How to Tweak Your Nutrition for Your Age

Your nutritional needs, metabolism, and activity levels change as you age, and so should your diet.

While you’ll likely have the same late-night cravings in your 40s as you did when you were in college, your nutritional needs will shift with each passing decade. But it’s hard to know which foods are a good fit for you without understanding how, exactly, your body is changing. (FYI: You should change your workout as you get older, too.)

Here, we compiled all of our expert-backed tips to make an age diet chart and meal plan that will help you establish a healthy lifestyle, whether you’re 25 or 45. (BTW, these anti-aging foods will make you stay healthy and look younger.)

Nutrition in Your 20s

You’re working your first real job, making new friends, dating, getting married, maybe even starting a family. Your life is a whirlwind, which means healthy eating is the first thing to go. To conquer your biggest nutritional dilemmas:

Make fast food healthy. Researchers at Brown University Medical School found that 20-somethings eat 25 percent more fast-food meals than they did in their teens. Grabbing dinner on the go means you may be missing out on crucial nutrients, says Bonnie Taub-Dix, R.D., a spokesperson for the American Dietetic Association. Slave over the stove? Nah. Choose healthy convenience foods rotisserie chicken, shrimp cocktail, steamed dumplings, salads and enjoy them with speedy additions from your kitchen€” like whole wheat pasta, instant brown rice, frozen veggies. (If you’re looking for a quick homemade meal, try meal prepping.)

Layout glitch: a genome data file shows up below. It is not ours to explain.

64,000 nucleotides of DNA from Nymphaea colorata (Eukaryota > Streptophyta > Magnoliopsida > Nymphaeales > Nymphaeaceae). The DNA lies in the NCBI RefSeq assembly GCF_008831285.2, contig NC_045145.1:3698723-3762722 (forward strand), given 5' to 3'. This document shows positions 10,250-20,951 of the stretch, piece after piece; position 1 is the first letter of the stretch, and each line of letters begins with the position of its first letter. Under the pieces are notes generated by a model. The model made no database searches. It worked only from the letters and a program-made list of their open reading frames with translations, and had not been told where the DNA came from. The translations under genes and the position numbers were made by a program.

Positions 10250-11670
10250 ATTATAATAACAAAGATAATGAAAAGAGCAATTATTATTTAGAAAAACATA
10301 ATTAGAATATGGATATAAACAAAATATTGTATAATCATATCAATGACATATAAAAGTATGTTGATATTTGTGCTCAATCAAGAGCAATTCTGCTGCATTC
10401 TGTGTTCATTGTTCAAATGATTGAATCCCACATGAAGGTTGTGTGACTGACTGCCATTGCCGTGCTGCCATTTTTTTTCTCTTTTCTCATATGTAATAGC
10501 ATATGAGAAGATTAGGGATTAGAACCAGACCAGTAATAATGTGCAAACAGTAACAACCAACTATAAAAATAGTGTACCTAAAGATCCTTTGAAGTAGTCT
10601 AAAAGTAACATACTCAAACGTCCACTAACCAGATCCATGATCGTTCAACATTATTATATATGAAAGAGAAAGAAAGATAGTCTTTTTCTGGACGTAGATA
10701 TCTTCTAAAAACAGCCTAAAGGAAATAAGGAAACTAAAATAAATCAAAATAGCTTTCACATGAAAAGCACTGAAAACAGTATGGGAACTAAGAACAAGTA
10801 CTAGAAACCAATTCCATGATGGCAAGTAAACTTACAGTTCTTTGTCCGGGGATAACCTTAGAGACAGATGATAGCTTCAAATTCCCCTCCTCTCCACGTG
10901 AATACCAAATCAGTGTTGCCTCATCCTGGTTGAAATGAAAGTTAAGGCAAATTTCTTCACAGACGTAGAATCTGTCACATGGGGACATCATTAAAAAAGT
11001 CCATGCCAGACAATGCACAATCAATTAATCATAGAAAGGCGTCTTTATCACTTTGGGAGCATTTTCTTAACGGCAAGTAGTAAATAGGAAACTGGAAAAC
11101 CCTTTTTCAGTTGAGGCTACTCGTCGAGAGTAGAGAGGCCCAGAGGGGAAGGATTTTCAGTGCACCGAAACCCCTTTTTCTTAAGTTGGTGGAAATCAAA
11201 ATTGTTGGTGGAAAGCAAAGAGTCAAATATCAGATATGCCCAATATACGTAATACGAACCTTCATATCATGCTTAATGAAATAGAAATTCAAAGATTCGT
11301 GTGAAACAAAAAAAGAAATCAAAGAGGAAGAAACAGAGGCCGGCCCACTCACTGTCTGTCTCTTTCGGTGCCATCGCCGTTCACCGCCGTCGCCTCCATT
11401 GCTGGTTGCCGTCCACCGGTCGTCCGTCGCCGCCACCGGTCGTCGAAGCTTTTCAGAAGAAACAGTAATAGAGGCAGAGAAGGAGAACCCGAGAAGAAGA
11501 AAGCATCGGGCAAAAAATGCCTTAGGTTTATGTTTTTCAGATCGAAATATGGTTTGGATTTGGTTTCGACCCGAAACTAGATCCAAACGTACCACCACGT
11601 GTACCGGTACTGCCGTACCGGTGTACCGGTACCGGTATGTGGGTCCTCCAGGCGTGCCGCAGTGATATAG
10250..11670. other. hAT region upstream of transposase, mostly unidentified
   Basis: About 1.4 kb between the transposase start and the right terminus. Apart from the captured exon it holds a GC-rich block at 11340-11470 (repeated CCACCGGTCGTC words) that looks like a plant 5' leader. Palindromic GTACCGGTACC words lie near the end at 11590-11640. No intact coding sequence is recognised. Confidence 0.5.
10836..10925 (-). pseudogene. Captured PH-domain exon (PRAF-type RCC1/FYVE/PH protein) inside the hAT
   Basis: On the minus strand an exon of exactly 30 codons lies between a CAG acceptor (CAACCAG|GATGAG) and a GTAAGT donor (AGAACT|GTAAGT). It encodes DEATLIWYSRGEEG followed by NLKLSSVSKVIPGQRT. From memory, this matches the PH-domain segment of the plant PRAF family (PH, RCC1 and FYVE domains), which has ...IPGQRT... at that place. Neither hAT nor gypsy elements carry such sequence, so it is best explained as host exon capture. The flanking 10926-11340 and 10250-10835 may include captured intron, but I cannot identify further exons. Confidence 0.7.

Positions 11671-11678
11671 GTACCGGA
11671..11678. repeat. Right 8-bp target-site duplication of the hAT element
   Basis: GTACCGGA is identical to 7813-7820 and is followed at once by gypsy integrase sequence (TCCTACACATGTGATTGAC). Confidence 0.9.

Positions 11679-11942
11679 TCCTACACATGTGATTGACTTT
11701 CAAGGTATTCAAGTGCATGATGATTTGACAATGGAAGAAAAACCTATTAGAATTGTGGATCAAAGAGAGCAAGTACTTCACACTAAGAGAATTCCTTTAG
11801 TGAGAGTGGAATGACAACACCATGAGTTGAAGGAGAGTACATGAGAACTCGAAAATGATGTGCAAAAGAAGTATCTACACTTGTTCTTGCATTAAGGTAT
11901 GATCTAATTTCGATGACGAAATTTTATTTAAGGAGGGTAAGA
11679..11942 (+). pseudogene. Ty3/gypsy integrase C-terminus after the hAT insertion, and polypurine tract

Drink to your health. Margaritas, mojitos, and cosmos can add up faster than you can say cheers. Enter light beer (110 calories in a 12-ounce bottle). It’s filling, so you’re less likely to want a second, and it takes a good long time to drink. (Also consider the health benefits of giving up alcohol—or just drinking less.)

Key Nutrients You Need Now

  • Protein: Protein helps keep you full and provides the building blocks so you can make and keep muscle. “Recent studies suggest that, at a minimum, we need 60 to 70 grams of protein a day,” says Leslie Bonci, M.P.H., R.D., director of sports medicine at the University of Pittsburgh Medical Center. Get your quota by eating skinless white-meat poultry, lean steak, fish, eggs, beans, tofu, and low-fat dairy. (Here’s more on how much protein you really need per day.)
  • Potassium: In order for your muscles and heart to function properly, you need to consume a hefty dose of potassium. But most women in their 20s get less than half the recommended amount, according to the USDA. Munching on two cups of fruit (like an apple, a banana, and plain yogurt with fresh strawberries) and two and a half cups of veggies daily (like a garden salad and a side of broccoli) will help you get all the potassium you need.

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